Wuhan's new coronavirus hospital explained
Updated 07:54, 27-Jan-2020

China is racing against time to build a specialized hospital for novel coronavirus patients in the western suburbs of Wuhan, the epicenter of the outbreak which has killed 56 people and sickened more than 2,000 in the country as of Sunday.

Four state-owned construction firms broke ground on the eve of Lunar New Year, on January 24, with more than 1,000 workers toiling around the clock to deliver the 1,000-bed Huoshenshen Hospital ready for use on February 3.

On Saturday, construction work for a second such hospital, Leishenshan, began in the city's Jiangxia District. The new hospital, which is even bigger than the first one, will have an additional 1,300 beds within two weeks. 

Workers at the construction site for a new hospital for novel coronavirus patients in Caidian District of Wuhan, central China, January 24, 2020. /CGTN Photo

Workers at the construction site for a new hospital for novel coronavirus patients in Caidian District of Wuhan, central China, January 24, 2020. /CGTN Photo

The new makeshift hospitals in Wuhan are modeled on Beijing's Xiaotangshan Hospital, which was built in a week during the severe acute respiratory syndrome (SARS) outbreak in 2003.

What's the emergency?

The rapidly rising number of infected cases from the novel coronavirus outbreak has had hospitals in Wuhan and surrounding regions in Hubei Province overwhelmed by the sudden influx of patients.

The outbreak in Wuhan came amid China's Spring Festival travel rush, when hundreds of millions of trips are made across and out of the country. The national health emergency has led to a lockdown of the central China transportation hub along with a dozen cities in Hubei in a bid to contain the disease.

Wuhan's designated hospitals for coronavirus patients have been stretched to the limit and are struggling to keep medical staff from being exposed to contagion. Many hospitals say they are running out of protective equipment and have appealed online for help from the public. Shipments for more supplies have also become a problem with the transportation closure in place and most businesses taking time off during the holiday.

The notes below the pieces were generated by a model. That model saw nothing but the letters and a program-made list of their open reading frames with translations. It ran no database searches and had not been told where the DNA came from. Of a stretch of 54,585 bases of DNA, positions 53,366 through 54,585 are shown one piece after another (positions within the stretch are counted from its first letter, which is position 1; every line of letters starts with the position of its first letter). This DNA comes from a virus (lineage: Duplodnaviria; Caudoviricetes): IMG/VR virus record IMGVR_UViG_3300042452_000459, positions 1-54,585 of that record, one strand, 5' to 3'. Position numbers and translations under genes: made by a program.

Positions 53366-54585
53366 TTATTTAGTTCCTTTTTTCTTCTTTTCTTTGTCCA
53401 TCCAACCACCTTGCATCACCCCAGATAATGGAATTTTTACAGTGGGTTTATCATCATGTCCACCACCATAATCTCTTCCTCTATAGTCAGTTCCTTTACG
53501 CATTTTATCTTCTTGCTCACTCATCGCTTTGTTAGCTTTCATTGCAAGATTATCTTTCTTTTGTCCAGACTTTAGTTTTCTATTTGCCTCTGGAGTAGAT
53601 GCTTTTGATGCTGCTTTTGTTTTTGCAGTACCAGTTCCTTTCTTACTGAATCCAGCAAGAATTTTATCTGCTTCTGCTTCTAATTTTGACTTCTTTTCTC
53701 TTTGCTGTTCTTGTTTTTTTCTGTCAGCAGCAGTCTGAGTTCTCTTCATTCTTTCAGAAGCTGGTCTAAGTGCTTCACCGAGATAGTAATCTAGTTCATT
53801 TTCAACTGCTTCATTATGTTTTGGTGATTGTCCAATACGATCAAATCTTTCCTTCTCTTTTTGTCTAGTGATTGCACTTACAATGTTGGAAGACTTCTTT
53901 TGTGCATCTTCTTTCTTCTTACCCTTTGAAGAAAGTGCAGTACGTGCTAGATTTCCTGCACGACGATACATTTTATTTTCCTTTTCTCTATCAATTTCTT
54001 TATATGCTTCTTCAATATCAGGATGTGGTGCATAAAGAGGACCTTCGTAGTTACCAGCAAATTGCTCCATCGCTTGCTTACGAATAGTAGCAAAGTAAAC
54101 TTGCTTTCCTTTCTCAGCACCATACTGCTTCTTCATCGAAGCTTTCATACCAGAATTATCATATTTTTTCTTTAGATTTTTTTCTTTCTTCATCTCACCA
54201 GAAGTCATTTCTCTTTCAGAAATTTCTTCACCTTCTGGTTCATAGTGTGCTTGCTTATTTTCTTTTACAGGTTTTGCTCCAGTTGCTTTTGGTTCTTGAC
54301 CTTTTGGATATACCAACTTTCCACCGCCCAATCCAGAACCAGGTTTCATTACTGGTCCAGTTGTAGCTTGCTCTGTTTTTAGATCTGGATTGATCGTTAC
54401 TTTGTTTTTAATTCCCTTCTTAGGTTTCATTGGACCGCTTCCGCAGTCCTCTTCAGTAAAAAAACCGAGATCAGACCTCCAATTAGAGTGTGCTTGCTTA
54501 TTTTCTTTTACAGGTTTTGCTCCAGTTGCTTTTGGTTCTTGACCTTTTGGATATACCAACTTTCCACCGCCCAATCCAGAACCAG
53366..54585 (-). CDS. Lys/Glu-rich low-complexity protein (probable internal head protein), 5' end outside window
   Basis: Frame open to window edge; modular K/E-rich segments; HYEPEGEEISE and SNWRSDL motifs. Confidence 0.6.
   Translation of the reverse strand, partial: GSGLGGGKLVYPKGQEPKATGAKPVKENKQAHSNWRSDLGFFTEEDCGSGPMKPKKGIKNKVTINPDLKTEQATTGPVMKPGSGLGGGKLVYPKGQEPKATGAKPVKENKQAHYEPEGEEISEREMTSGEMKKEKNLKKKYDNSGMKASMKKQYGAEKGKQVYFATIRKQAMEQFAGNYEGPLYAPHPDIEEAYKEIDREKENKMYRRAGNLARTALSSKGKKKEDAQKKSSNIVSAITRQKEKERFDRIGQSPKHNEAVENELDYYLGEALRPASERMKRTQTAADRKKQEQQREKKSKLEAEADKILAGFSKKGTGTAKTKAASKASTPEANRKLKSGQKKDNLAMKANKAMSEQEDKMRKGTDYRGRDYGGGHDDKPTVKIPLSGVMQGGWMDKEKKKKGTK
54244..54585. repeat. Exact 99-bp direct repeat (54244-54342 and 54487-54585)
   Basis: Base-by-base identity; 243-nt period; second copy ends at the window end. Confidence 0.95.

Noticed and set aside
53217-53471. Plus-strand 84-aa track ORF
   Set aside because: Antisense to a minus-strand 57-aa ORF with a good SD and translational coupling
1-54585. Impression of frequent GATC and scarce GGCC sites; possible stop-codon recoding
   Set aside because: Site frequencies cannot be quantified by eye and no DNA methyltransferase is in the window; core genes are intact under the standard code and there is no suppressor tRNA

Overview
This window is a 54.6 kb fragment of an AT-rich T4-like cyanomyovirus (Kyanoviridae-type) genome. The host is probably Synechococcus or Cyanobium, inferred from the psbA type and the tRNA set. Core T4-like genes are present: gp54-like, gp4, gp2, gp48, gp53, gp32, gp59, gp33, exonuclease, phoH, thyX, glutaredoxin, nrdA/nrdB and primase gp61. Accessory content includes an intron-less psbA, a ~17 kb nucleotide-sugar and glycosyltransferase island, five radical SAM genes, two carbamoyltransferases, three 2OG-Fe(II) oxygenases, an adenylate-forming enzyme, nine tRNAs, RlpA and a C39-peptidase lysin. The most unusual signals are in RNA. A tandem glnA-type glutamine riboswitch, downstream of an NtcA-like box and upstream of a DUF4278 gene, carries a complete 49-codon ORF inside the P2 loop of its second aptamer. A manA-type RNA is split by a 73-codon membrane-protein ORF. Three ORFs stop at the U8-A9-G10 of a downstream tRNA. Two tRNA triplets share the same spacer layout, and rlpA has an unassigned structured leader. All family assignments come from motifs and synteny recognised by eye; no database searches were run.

Why the 'Xiaotangshan model'?

Xiaotangshan Hospital played a crucial role in China's battle against SARS 17 years ago. Built on the open space of a hot spring sanatorium on the outskirts of Beijing, the specialized hospital for infectious disease treated one-seventh of China's SARS patients in the spring and summer of 2003. By end of June, 99 percent of patients admitted there recovered and none of the 1,383 medical staff was infected.

The opening of Xiaotangshan Hospital was a turning point for Beijing in the Chinese capital city's fight against SARS, wrote Zhang Yanling, then head of the hospital, in his book. All medics at the hospital followed a strict protocol for sterilization and handling contaminated waste to prevent infection, Zhang recalled.

Drawing on Xiaotangshan's experience, Wuhan's Huoshenshan hospital is located at the Workers' Sanatorium away from populated areas and equipped with separated quarantine wards to minimize risks of cross-infection. Health officials overseeing the operation said the facilities can be assembled quickly using portable prefabricated components at low cost. The emphasis is on speed and functionality.

Read more: Coronavirus vs. SARS: How similar are they? 

It has been reported that a team of medics who treated SARS patients at Xiaotangshan in 2003 applied to join Wuhan's fight against the novel coronavirus.

What's behind the names?

Huoshenshan and Leishenshan were not existing places. The names, respectively meaning "Fire God Mountain" and "Thunder God Mountain," are believed to have been chosen for auspicious reasons.

According to the ancient Chinese belief of the five elements (metal, wood, water, fire and earth), the lungs are governed by the element of metal, which is suppressed by fire. However, a more scientific take is that the high temperature of fire can kill the coronavirus.

(Written by Zhou Minxi; graphics designed by Liu Shaozhen, Wang Yizi, Cheng Weitong)